Because the U.S. Senate confirms all Supreme Court justices and other Federal judges, it can have an immense impact on the composition of those courts. For example, after the February 2016 death of Supreme Court Justice Anthony Scalia, the Senate prevented President Obama from filling the vacancy. The seat stayed empty for 14 months until President Trump appointed a successor, Justice Neil Gorsuch. The Senate then approved Gorsuch in a relatively close 54 to 45 vote. The Senate confirmation vote on Biden nominee Ketanji Brown Jackson was even closer (53-47), as were the votes on Trump justices Brett Kavanaugh (50-48-1) and Amy Comey Barrett (52-48).
Because of the ages of some of the justices and arguments floated to potentially expand the number of justices, senators elected in 2022 may play a major role in determining the composition of the Court for years to come.
Supreme Court rulings can profoundly affect our laws, constitutional rights, and everyday lives. Here are some of the most salient closely-divided rulings from the past 15 years, ones that could be extended or overturned depending on the composition of the Court, and that reflect the range of issues influenced by the Court. Although the justices do not represent political parties, they are listed as R if appointed by a Republican president, and D if appointed by a Democratic president, to help provide context on how the political process intersects with the composition of the Court.
Abortion Dobbs v. Jackson Women’s Health Organization (2022). Majority: 5 R; Minority: 3 D. 1 R supported a 15-week restriction but not overturning Roe v. Wade. Overturned Roe v. Wade (1973) by ruling that the right to an abortion is not constitutionally protected and that privacy arguments do not apply.
Campaign Finance Citizens United v. FEC (2010), Majority: 5 R; Minority: 4 D. Ruled that limits on independent political spending by unions and corporations are unconstitutional. This led to the creation of “superPACs,” which can accept unlimited money from donors to support a candidate.
Climate Change West Virginia v. Environmental Protection Agency (2022) Majority: 6 R; Minority: 3 D. Overturned a 2007 decision and prohibited the government from regulating greenhouse gas emissions from power plants under the 1970 Clean Air Act.
Gun Regulation New York State Rifle and Pistol Association v. Bruen (2022). Majority: 6 R: Minority: 3 D. Struck down a long-standing New York law that required people to show a specific need to carry a firearm in public.
Healthcare National Federation of Independent Businesses v. Sebelius (2012). Majority: 4 D, 1 R; Minority: 4 R. Ruled Affordable Care Act—also known as Obamacare—could tax individuals who didn’t buy health insurance. But overturned a requirement that states expand federally covered Medicaid to more low-income citizens, allowing states to opt out, as many did, without losing government funding.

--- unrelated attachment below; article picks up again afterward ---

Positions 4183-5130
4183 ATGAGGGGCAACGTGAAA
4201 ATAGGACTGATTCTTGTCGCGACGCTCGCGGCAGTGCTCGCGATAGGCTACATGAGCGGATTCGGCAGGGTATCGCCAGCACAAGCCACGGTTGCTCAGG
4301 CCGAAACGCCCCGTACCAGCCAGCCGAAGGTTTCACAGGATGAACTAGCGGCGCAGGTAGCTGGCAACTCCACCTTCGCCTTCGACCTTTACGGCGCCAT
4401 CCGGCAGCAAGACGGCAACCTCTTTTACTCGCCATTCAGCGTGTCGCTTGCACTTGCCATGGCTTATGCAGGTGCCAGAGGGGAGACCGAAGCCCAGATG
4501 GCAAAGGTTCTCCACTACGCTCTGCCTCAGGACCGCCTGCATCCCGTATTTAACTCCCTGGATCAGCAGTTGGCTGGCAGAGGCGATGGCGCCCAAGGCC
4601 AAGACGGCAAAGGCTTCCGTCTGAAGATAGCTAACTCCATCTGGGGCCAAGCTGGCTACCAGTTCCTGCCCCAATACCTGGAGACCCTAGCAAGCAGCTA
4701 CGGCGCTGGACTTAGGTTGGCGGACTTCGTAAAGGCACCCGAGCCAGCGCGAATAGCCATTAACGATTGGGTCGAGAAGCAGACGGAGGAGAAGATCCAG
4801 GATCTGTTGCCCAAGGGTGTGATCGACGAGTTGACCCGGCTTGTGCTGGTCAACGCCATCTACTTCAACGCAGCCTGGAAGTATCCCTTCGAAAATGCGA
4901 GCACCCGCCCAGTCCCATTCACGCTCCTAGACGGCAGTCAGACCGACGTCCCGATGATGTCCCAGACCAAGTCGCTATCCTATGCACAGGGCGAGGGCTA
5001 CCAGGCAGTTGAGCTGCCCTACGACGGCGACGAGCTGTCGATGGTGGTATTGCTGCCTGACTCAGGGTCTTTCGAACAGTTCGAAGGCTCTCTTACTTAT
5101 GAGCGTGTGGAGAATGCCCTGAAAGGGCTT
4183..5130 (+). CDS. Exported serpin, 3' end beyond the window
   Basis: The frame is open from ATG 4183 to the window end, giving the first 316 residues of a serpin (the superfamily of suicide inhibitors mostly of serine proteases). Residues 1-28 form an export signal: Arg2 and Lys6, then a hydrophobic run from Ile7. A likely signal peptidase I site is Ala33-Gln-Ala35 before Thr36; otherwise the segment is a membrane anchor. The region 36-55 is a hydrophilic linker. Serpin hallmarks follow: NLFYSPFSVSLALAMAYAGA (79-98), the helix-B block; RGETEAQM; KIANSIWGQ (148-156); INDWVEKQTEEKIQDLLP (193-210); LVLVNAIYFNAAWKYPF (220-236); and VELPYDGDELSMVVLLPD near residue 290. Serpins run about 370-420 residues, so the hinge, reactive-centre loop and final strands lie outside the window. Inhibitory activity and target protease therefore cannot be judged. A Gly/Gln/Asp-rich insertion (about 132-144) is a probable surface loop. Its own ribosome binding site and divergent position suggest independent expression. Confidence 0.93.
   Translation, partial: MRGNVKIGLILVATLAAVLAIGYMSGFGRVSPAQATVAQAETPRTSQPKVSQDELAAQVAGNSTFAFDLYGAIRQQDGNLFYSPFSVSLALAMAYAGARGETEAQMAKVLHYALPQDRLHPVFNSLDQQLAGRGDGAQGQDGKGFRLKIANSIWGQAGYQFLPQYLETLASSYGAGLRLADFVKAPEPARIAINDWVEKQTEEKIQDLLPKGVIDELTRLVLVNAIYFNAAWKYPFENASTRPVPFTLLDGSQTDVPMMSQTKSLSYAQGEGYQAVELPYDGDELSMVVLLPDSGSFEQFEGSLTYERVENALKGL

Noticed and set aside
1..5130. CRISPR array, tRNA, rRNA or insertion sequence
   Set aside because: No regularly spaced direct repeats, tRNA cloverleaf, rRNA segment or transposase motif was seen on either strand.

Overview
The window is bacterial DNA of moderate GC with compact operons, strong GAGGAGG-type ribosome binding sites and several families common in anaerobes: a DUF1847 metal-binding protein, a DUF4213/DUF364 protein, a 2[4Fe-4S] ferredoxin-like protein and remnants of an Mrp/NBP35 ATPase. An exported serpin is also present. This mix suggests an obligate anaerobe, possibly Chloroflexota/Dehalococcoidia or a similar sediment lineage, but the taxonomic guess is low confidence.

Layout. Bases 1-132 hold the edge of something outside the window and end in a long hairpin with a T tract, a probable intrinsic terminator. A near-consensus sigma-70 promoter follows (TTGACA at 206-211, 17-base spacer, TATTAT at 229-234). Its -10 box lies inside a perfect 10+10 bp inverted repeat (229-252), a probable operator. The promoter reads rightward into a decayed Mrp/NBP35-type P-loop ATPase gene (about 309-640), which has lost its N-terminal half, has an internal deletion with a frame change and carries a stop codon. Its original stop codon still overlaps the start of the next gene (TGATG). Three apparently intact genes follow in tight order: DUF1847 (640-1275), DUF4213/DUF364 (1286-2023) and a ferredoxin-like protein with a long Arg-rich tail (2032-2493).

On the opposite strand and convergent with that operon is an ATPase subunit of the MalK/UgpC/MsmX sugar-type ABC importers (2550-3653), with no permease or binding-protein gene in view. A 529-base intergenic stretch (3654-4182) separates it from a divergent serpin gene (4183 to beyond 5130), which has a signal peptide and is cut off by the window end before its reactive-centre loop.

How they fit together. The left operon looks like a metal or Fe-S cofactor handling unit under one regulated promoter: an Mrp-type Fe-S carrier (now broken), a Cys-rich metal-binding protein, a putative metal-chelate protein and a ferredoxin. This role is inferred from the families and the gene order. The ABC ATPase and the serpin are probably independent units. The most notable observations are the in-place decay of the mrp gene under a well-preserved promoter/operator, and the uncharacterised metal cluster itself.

Immigration Dept. of Homeland Security v. Regents of Univ. of California (2019). Majority: 4 D, 1 R; Minority: 4 R. Blocked attempt to strike down the Deferred Action on Childhood Arrivals (“DACA”) program. The program gives temporary legal status to “Dreamers” whose parents immigrated illegally and brought them to the US as children, if the recipients graduated from high school or had honorable military discharges. The court didn’t guarantee the program forever but said the attempt to eliminate DACA didn’t follow the proper steps.
Labor, Health, and COVID-19 National Federation of Independent Businesses v. OSHA (2022). Majority: 6 R; Minority: 3 D. Blocked a rule requiring all large employers to require vaccination for workers or provide weekly testing for unvaccinated workers, saying it was outside of the authority of the Occupational Safety and Health Administration.
LGBTQ Rights Obergefell v. Hodges (2012). Majority: 4 D, 1 R; Minority: 4 R. Ruled that marriage is a fundamental right, so states can’t stop same-sex couples from marrying.
Redistricting Rucho v. Common Cause (2019). Majority: 5 R; Minority: 4 D. Upheld “gerrymandered” legislative and congressional district boundaries in North Carolina and Maryland. The Court ruled that they could not overrule state decisions on this issue and that legislators and governors may draw legislative and congressional district lines as they see fit, even if it benefits their parties.
Union and Workplace Issues Janus v. AFSCME (2018). Majority: 5 R; Minority: 4 D. Ruled mandatory public-sector union fees unconstitutional, overturning various state laws and a 1977 Supreme Court ruling. Now a public employee’s decision to pay union dues in a unionized workplace is entirely voluntary. Unions must represent all members, however, including those who choose not to pay dues.
Voting Rules Husted v. A Philip Randolph Institute (2017). Majority: 5 R; Minority: 4 D. Held that Ohio didn’t violate the Voting Rights Act by striking voters from the registration rolls if they didn’t vote for four years and failed to return a mailed address confirmation form, a policy that disproportionately affects voters who move more often. The Court said that this was legal because Ohio gave voters the chance to mail back the form, but that it would be illegal to strike voters from the rolls solely for not voting.
Voting Rules Shelby County v. Holder (2013). Majority: 5 R; Minority: 4 D. The 1965 Voting Rights Act was enacted to address entrenched racial discrimination in voting, and renewed in 1982 and 2006. Section 4(b) required states or counties with histories of discrimination to get federal approval before changing voting rules. The Court ruled this unconstitutional, saying the formula for deciding which states it applied to was no longer relevant to current conditions.
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